In early July Hacking Team, an Italian hacking firm, was hacked. (Reply All episode on this here.) Interested to know if your government of interest was a client? You can do keyword searches of Hacking Team emails here.

Below: What I learned from searching “Nigeria,” before tiring on the 7th page of results.

The Bayelsa State Government was a client, contracting through two Israeli firms, NICE and V&V. Sahara Reporters has details here. One email describes the state government’s complaints with Hacking Team services: 1) the speed of 3G in Nigeria was making it difficult to use the hacking platform, and 2) the hacking software worked only on BlackBerry phones, but the VVIPs the government wanted to spy on preferred iPhones. What to do?

We are having a very problematic issue on the supported OS of the IPhone and Android, the new OS versions are not supported and in Nigeria our targets are usually using the most advanced Smart phones and the latest Android and Ios that our system is not supporting.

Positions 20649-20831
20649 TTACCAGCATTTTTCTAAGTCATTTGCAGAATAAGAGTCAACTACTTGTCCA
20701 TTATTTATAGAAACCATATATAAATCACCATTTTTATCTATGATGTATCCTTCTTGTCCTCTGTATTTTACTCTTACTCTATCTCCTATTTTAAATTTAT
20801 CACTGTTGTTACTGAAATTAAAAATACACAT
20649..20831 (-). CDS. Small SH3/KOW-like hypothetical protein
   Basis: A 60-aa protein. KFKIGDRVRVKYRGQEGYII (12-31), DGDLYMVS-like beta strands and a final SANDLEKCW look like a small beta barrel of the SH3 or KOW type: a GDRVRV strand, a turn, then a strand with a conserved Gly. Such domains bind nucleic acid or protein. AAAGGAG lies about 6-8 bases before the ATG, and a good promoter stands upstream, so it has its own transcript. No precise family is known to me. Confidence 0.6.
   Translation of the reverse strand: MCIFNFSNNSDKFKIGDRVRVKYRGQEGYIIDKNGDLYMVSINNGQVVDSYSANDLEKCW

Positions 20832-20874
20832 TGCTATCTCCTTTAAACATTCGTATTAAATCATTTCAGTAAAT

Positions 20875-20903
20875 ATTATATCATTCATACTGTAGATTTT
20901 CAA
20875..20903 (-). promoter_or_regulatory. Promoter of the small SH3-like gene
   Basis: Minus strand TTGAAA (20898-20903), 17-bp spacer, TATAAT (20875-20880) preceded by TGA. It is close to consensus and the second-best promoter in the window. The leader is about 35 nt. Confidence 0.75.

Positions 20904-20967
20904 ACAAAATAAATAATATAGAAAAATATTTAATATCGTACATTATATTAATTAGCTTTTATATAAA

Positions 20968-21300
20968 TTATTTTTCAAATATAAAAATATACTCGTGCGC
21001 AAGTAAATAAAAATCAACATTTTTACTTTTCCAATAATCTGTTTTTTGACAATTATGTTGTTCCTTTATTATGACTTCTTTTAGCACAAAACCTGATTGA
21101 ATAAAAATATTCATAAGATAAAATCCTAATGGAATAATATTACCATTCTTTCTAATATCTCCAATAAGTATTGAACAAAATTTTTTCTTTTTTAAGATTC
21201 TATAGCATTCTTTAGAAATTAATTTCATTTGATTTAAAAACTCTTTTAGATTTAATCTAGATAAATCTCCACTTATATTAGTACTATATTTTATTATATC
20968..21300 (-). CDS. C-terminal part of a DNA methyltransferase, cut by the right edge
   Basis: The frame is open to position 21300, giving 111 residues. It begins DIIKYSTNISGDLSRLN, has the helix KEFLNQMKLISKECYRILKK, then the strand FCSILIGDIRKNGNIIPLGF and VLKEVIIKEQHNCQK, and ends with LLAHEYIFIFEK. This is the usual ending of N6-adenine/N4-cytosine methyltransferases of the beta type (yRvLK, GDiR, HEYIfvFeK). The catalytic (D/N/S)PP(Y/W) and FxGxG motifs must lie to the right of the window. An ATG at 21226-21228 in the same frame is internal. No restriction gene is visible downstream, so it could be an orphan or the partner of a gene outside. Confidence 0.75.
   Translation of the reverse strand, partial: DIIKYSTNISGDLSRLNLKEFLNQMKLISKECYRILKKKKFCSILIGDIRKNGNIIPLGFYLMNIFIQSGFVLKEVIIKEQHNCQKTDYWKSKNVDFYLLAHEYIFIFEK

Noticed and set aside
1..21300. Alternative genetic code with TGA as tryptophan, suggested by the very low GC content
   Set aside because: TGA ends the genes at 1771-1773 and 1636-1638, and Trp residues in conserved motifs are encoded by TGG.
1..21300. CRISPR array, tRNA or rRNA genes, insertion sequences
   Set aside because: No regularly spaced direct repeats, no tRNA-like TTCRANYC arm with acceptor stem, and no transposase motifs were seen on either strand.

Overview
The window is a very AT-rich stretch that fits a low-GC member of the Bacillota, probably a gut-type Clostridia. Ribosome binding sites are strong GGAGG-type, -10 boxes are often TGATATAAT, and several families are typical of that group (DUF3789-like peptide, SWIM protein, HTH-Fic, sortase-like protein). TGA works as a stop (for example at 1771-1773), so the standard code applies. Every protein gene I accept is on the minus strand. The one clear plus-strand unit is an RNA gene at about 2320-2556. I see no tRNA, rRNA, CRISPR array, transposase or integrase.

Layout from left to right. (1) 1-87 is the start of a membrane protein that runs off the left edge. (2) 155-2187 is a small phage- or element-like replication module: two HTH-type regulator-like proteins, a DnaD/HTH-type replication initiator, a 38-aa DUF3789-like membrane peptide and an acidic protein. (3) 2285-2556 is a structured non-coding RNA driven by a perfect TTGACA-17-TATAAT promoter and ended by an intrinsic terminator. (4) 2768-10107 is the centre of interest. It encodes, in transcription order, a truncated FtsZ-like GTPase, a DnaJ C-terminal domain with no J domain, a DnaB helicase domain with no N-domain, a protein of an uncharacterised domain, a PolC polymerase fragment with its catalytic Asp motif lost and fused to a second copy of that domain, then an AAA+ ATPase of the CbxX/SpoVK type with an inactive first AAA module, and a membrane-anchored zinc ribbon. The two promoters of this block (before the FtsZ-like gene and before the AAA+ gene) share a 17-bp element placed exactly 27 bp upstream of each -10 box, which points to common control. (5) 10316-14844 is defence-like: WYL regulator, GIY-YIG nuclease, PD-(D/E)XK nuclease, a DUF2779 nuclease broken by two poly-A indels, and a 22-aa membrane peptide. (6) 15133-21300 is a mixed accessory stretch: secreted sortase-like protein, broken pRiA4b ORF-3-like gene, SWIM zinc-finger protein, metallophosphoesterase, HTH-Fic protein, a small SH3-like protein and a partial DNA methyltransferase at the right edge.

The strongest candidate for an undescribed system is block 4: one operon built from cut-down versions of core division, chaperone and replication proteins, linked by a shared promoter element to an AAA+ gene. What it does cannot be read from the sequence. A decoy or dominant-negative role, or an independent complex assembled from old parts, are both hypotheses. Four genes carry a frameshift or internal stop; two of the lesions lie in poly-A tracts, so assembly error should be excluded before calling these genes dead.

Many of the Nigeria emails relate to potential Nigerian government clients wanting a product demonstration before purchasing the hacking services, but Hacking Team had an internal company policy prohibiting its staff from going to Nigeria. Selling services to a Bangladeshi death squad? No problem. Let a Hacking Team account manager travel to Abuja? Too risky,

The army, National Security Advisor, and Chief Security Officer to the President were all — if not clients — potential clients.

Sam Igwe of Sahara Bells wrote to Hacking Team:

I can inform in strict confidentiality, under the terms of our NDA agreement, that our client is the President of Nigeria and the person we are dealing with directly is the Chief Security Officer to the President.